By Mark Taliano
This word does not, however, describe our current federal regime, as it dismantles environmental protections, deregulates markets, subsidizes transnational corporations, bails out banks, and weakens the public sector at every turn. The word that does, however, describe our current federal regime, is “neoliberal”. Beneath the surface, the Harper regime, with its Reform party roots, is actually a “neoliberal” government.
Not surprisingly, the term “neoliberal” is rarely used in the corporate media, just as the phrase “human-caused climate change” is rarely found in corporate media.
The big question is why? And the answer is fairly straightforward. Huge corporate entities make the rules and frame the discussions.
Neo-liberalism is an economic theory that benefits about 20 per cent of the population, while it is a disservice to the rest. It is also the economic theory that created the catastrophic crash of the financial markets in 2008, as well as the economic devastation elsewhere in the world.
Hallmarks of this theory include privatization, deregulation, the rolling back of the public sphere, and the enrichment of the 1%.
It preaches a “laissez-faire” market approach, but it relies for its success on huge public subsidies and bailouts. It creates a casino, boom/bust economy that is insured by unwitting public citizens.
It plays havoc with environmental stewardship (gutting environmental regulations); it plays havoc with financial markets (unregulated financial transactions ( i.e hedge funds/derivatives); and it plays havoc with solidarity movements such as unions. Most insidious of all, though, it becomes stronger where democracy is weak or non-existent. Democracy and neoliberalism move in opposite directions.
Chinais a flourishing capitalist, “neoliberal” country, but when democracy tried to break out atTiananmen Square, the students and their democratic ideals were wiped out …. literally. The bodies were burned, and nowChinais a strong capitalist, but aggressively anti-democratic country.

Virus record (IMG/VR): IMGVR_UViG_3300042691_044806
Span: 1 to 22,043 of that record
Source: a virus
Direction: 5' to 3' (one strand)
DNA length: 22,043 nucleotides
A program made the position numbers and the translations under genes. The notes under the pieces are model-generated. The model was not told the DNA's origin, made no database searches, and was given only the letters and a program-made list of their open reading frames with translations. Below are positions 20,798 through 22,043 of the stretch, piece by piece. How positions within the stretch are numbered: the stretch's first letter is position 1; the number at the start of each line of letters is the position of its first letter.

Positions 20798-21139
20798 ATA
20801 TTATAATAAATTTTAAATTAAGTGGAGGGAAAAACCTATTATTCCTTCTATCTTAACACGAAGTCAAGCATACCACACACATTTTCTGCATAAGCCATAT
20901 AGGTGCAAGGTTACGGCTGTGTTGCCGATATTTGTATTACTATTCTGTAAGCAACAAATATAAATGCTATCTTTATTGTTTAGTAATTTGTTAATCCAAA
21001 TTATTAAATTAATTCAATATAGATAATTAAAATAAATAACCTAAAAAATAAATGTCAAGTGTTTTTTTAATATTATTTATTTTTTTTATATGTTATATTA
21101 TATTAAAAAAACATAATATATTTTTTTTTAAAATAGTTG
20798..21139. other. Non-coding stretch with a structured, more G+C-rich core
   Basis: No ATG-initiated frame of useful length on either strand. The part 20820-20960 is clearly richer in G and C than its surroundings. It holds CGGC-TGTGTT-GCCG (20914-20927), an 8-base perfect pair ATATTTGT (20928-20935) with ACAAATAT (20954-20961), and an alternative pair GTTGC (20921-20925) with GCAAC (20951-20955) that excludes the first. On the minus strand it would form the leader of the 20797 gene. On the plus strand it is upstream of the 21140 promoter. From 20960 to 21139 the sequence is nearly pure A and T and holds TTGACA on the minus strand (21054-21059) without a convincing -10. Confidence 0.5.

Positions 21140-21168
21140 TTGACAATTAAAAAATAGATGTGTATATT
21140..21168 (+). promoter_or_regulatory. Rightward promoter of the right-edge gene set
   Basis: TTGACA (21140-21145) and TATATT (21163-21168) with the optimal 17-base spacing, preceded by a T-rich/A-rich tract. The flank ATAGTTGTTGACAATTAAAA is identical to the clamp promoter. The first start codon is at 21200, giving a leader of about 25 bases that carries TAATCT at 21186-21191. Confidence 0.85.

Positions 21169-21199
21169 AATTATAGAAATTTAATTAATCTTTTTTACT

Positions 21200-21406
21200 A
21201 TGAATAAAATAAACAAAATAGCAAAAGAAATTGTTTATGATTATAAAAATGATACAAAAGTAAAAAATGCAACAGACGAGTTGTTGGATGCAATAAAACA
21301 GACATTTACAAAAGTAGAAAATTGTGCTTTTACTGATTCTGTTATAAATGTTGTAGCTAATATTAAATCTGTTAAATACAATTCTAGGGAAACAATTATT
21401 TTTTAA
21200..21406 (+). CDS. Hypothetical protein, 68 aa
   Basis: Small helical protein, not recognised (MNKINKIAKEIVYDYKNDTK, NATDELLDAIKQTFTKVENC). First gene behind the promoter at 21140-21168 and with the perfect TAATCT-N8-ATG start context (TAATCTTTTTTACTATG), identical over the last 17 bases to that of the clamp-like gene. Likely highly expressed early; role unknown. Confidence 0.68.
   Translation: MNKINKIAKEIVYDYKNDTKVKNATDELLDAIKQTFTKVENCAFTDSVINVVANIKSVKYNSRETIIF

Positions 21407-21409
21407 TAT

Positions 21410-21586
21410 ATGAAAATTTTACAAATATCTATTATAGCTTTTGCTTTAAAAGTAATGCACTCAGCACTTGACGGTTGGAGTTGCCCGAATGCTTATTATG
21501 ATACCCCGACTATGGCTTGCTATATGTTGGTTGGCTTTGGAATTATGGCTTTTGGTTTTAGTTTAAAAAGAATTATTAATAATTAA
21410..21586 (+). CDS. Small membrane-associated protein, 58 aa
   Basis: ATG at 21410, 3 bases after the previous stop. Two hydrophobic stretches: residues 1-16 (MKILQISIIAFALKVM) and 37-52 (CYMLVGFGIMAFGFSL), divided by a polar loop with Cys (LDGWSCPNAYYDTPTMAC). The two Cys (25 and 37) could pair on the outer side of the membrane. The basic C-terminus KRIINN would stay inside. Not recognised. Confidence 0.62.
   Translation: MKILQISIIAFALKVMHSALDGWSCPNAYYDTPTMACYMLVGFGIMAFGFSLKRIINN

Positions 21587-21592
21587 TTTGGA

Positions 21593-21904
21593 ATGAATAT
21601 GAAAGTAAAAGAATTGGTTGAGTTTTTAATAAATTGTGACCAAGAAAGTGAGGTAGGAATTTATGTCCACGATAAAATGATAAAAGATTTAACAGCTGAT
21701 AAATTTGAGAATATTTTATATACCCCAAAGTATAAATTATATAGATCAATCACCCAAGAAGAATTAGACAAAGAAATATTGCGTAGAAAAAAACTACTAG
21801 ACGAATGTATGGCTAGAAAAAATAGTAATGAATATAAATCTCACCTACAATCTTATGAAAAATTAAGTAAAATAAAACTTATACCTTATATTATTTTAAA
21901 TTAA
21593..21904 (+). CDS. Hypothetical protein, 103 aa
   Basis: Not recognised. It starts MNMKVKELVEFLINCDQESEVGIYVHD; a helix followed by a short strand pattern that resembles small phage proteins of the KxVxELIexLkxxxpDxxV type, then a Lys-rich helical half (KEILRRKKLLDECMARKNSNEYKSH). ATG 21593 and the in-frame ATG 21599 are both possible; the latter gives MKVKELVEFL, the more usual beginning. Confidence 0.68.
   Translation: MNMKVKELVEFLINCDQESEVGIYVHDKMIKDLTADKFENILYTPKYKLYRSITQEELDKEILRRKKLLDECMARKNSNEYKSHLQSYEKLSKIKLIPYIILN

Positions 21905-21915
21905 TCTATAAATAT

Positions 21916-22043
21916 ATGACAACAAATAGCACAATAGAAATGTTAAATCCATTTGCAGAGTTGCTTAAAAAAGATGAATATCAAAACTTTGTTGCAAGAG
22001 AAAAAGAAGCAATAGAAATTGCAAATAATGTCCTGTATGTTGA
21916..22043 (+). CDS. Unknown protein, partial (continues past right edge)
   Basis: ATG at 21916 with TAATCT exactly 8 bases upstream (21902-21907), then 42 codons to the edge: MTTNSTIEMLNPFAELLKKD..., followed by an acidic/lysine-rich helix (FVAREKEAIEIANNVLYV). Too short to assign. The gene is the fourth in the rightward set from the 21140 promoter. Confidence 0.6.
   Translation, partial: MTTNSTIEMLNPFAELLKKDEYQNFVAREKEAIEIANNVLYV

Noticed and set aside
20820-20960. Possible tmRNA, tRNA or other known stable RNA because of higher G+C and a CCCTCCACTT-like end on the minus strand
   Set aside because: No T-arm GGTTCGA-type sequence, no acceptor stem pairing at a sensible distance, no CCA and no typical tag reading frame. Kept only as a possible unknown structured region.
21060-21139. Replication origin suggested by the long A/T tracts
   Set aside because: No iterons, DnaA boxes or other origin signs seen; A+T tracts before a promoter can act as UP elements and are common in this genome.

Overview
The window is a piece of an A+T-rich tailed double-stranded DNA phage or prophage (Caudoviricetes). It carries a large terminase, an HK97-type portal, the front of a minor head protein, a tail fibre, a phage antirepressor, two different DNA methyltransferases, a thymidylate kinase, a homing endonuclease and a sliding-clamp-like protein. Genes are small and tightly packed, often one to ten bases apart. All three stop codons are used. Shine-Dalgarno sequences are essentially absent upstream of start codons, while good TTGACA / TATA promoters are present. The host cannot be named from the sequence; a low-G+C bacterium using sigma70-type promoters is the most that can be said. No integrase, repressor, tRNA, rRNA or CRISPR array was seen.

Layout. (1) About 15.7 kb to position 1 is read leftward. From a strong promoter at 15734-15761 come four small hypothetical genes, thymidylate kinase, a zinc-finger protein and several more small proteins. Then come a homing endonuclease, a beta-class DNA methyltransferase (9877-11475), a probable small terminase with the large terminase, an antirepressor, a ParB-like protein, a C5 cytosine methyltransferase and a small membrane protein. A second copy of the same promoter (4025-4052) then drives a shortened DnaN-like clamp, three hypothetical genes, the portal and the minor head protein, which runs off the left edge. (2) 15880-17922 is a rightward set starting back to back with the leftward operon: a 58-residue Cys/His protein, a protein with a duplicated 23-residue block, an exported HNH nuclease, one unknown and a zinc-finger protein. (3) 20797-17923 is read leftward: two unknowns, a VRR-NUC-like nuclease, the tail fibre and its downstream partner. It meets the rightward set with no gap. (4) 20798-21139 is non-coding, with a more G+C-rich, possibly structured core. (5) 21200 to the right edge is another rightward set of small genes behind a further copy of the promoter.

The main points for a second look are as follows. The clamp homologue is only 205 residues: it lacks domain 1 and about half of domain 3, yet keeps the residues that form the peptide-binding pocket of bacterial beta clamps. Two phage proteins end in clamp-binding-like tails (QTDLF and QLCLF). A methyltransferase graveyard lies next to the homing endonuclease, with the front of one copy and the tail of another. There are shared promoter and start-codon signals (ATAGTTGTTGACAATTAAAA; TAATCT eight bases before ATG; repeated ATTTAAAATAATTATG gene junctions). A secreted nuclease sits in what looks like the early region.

Russia, too, is now a capitalist country with a “neoliberal” economy, but its democracy is very weak.
So, the unseen, un-named influence in the Harper regime, and to a slightly lesser extent, the McGuinty government, is neoliberalism.
In some respects, apart from the lack of respect that it demonstrates to working people, neoliberalism is also evil.
The military-industrial complex grows by creating fear and by waging war. So, in 2003 when the U.S and the U.K unleashed weapons of mass destruction onIraq(a country that had nothing to do with 9/11, terrorism, or the alleged weapons of mass destruction), the corporate media barely mentioned the thousands (over 100,000) of American anti-war protestors in the streets. Not surprisingly, CBS was owned by Westinghouse, and NBC by General Electric, two major weapons manufacturers, when the Iraq War started.
According to Iraq Body Count, from 106, 695 – 116,548 (likely more) innocent, non-combatants have lost their lives so far since the criminal invasion ofIraq.
The military industrial complex also affectsCanada. Lockheed Martin, the sole source provider of the F-35’s will likely cost Canadians billions more than expected. This, at a time when public services such as health care are under-funded and dysfunctional.
Even as neoliberalism fosters these maladjusted priorities, it is still a winning formula for the exploiters though: they use public money to undermine the public sphere, so the largely unaccountable transnational corporations can profit. This insinuation of the private sphere into what has traditionally been the public sphere is happening at an alarming rate now, and it will continue to drive up prices for ordinary citizens, especially in the realm of health care.
Canada currently has record levels of economic disparities, record levels of planned environmental devastation, and record levels of democratic deficits: all hallmarks of neo-liberalism.
Yet even as this exploitative system crashes economically, and forces “austerity” on the 99%, it is still fairly intact ideologically. It is still wearing the mask of “conservatism”, and it is still a taboo topic for the corporate media.
“Pay no attention to that man behind the curtain.”
Mark Taliano is a Niagara native and frequent contributor of political essays and commentary to Niagara At Large.
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